Telementoring in surgery is one of the main uses Augmented Reality is being promoted for: Having experts watch the actual process, take notes, evaluate the procedure from the user point of view, and in a sense, guide the user’s hand. Evidently, this is a use for Augmented Reality that is not going to be for routine or simple surgeries (although it could be, for instance, for inexperienced surgeons in case of emergency), but for more complex cases, like Bowel (Colon) Cancer, a disease that is the third most common cancer for both men and women in the US. Colon cancer is expected to end 50,260 deaths in 2017, and it is a disease that requires complex decision making during surgery, which is something that could be benefited from telementoring with Augmented Reality.

Colon Cancer Colorectal cancer

Dr. Shafi Ahmed is a Consultant General, Laparoscopic and Colorectal Surgeon from the Royal London Hospital and St Bartholomew’s Hospitals, (among others) in London, United Kingdom. He also happens to be a very important figure and a Digital Pioneer for Virtual and Augmented Reality in Medicine. Dr. Ahmed performed a Bowel Cancer surgery using AR, and it was assisted by Dr. Shailesh Shrikhande, a very important cancer surgeon at Tata Memorial Hospital in Mumbai (the largest oncologic hospital in India), and Dr. Hitesh Patel, colorectal surgeon at BMI The London Independent Hospital. All of this was in a telemedicine format, supported by the Microsoft HoloLens in Mixed Reality.

World travel or communications map

The system (and the practice) is very simple. It uses three surgeons: One in the actual operating room with the patient in front of him (located in the United States), another surgeon was in Mumbai, and the other one was located in London. The surgeons were using the Microsoft HoloLens, with the representation of the actual patient as a blue human shaped avatar. They could view important data (and even make their own notes), make observations via audio, and even draw to point out important details to the surgeon during the procedure in real-time. You can take a look of how the procedure is performed with help of Augmented Reality in the video below.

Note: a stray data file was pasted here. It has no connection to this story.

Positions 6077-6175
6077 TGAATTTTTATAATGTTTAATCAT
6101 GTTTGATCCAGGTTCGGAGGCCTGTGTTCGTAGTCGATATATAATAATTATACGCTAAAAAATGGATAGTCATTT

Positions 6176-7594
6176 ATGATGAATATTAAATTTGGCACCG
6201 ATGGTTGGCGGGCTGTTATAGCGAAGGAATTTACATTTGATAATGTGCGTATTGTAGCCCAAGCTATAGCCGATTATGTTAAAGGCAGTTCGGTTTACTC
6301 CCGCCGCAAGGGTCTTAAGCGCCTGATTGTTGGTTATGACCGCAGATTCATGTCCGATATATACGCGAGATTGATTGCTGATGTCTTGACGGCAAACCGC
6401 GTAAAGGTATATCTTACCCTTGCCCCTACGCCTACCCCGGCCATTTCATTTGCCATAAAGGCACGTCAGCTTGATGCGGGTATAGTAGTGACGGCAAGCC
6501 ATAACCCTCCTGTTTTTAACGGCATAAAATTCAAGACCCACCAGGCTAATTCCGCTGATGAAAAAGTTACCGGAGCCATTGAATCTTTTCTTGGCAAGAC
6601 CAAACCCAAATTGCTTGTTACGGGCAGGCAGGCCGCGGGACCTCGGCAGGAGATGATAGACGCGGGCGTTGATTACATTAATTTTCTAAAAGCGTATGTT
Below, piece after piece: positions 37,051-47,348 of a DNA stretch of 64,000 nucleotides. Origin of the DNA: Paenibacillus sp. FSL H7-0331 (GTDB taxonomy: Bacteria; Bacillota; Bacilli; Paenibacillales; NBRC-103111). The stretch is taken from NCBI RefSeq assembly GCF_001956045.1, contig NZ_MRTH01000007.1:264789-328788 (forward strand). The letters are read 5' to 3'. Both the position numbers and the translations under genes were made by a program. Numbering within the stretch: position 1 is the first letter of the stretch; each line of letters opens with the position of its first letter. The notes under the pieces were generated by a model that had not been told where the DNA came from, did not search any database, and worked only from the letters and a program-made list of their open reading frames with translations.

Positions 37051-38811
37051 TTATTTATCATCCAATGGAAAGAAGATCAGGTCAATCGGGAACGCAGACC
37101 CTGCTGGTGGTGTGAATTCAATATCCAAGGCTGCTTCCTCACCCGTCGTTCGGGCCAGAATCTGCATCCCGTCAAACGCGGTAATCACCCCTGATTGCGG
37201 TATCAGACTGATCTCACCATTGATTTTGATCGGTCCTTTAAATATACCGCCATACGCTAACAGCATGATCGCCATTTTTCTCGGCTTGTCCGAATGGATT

According to Dr. Ahmed, using the HoloLens was initially strange, but after a few minutes the oddities wears off and it becomes almost as normal as discussing cases with fellow physicians in the operating room. The use of telementoring is giving surgeons more confidence in the decision-making process. Even though most surgery goes relatively smooth and without any issues, there are moments where a fellow physician, other than the one assisting you, can provide valuable advice, give another perspective, or share some insight regarding the possible scenarios, which certainly makes this a great tool for surgeons.

Intelligent group of school children

Apparently, this system is going to be implemented to perform global surgeries, and even to initiate a virtual training program for other surgeons to participate in it, which is great news since giving access to more and more patients and physicians to alternate technologies is the way to go for its real implementation into the golden standards of medicine. However, we also hope that this project is supplemented with the right amount of medical studies in order to give the medical community enough evidence to support the use of alternate technologies in a delicate field such as surgery – anyway, we are excited because of this project and we will be looking forward to what this team achieve in the future!

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